Let’s stop the war talk when it comes to cancer
A recent poll shows most people with cancer are fed up with the language of battle
It’s a battlefield. This is a blunt message: cancer will “beat you” because you lack courage. This is absolutely unfair to most patients.
There are many sources of job satisfaction for doctors. One of the greatest professional privileges I have experienced is looking after the dying patient. Indeed some of cases that stand out in my memory are those involving palliative care.
I remember Jim, a most stoic and accepting patient, who died at home, under my care. He had prostate cancer for a number of years, but despite initial treatment success, the disease had recurred.
We had some great chats over a period of months about history, religion and philosophy. Inevitably some of the discourse was about cancer, covering both his personal journey and more general issues. One of these was the language we use around cancer.
Jim was upfront about his diagnosis. He found it relatively easy to talk about his impending demise. And he had some firm views about the unhelpful use of the language of war by relatives and some professionals.
While it can be traced back centuries, the modern use of military terminology in medicine received a boost when, in 1971, the then US president Richard Nixon publicly declared “war” on cancer and referred to it as a “relentless and insidious enemy”. It has evolved pretty much unchecked since then. We speak to patients about “killer cells” and “magic bullets”. We refer to “beating illness” and remind people to “keep up the good fight”. Whatever else, don’t give in.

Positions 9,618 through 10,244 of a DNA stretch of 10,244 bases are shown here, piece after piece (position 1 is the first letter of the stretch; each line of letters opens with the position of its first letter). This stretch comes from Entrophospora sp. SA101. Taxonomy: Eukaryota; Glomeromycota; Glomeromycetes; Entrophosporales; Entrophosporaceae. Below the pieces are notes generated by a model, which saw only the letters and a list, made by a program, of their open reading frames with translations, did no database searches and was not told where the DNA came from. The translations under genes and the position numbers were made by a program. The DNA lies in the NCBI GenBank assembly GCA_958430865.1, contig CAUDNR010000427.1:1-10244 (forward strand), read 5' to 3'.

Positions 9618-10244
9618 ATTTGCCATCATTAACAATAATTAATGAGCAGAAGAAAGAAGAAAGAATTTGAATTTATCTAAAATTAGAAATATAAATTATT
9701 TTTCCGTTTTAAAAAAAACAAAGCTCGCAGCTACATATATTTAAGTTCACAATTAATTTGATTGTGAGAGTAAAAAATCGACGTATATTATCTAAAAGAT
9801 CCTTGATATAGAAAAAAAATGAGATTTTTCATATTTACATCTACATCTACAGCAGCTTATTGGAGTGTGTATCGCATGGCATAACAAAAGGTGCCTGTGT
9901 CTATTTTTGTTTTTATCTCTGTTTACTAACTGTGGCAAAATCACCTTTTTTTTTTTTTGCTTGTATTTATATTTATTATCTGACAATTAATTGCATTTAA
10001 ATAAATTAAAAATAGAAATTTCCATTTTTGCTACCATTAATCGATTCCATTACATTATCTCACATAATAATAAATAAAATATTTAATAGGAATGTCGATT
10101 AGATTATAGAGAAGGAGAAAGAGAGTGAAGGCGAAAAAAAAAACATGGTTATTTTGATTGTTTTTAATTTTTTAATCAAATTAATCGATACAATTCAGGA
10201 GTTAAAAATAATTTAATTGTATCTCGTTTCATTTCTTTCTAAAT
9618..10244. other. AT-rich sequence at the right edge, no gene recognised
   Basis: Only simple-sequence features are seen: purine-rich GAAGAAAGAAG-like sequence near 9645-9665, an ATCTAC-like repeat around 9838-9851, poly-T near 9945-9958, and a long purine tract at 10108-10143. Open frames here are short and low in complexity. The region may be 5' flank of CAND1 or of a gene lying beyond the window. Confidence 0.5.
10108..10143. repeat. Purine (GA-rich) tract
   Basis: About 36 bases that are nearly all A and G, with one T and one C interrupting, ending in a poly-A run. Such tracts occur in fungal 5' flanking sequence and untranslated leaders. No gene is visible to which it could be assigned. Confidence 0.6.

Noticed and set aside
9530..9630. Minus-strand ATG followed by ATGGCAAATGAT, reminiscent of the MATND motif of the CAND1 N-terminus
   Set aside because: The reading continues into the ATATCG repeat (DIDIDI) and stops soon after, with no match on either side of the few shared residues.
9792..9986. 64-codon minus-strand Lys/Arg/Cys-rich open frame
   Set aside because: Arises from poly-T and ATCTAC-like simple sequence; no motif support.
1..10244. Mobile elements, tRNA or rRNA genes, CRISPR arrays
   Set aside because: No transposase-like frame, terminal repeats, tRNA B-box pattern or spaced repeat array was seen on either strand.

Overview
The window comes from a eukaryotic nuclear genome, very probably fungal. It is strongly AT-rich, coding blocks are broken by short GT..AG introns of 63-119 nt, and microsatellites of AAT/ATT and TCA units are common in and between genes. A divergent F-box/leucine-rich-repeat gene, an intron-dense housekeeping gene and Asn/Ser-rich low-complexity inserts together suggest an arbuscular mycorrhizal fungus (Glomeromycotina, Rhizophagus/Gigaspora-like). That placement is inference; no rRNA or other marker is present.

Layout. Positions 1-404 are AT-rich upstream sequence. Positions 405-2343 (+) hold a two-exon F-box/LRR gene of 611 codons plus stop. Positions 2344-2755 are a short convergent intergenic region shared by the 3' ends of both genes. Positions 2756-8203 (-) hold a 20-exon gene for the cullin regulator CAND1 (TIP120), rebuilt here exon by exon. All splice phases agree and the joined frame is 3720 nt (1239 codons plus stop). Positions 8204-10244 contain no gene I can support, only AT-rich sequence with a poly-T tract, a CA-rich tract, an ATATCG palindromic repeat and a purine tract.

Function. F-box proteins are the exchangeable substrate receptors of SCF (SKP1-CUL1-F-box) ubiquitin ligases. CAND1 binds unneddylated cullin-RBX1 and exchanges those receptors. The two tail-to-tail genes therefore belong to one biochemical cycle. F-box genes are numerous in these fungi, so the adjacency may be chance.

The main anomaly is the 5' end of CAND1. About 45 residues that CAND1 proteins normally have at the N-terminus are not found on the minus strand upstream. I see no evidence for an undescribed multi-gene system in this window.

It’s a blunt message: cancer will “beat you” because you lack courage. This is absolutely unfair to most patients. The meek, the mild or those who are depressed may be neither inclined nor able to respond to exhortations to fight back. And unable to respond, some people will feel they have “failed” themselves, their families and their medical team.
Jim was firmly of the view that language matters because it influences how people live with their illness and relate to those around them. Aggressive language may suit a small minority of people with cancer, he felt, but for most it is an unhelpful approach to a difficult diagnosis.
I was delighted to see that in a recent poll, carried out on behalf of Macmillan Cancer Support in the UK, the majority of people with cancer said they are fed up with the language of war. The YouGov poll of 2,000 people who have or had cancer also found “cancer-stricken” and “victim” were among the least-liked terms. Articles in the media and posts on social networks were found to be the worst offenders for using such language.
The survey found a preference for factual words to describe people with cancer, their diagnosis, and when someone with the illness dies.
Karen Roberts, chief nursing officer at Macmillan Cancer Support, said: “These results show just how divisive simple words and descriptions can be. By drawing attention to this we want to encourage more people to talk about the words they prefer to hear, and stop the damage that can be caused to people’s wellbeing and relationships.”
A sensible approach to cancers should owe less to the language of the Pentagon and more to a local GP surgery
Commenting on the YouGov poll, Guardian columnist Simon Jenkins put it well when he wrote: “A sensible approach to cancers should owe less to the language of the Pentagon and more to a local GP surgery. It would comfort thousands of ordinary mortals, who want to handle this illness like any other.”
Just be real
That’s it in a nutshell. Just be real. It was Jim’s way and it worked. He found it helpful to view serious illness as a journey. There will be bumps along the road; some parts will be downhill while others will take more effort. The journey will offer alternative routes, none of which are right or wrong.
More and more people are successfully treated for cancer as treatments improve. For some it is a chronic rather than a life-threatening illness.
So let’s stop the war talk.
You don’t want your friend with cancer to feel less worthy of your support, do you?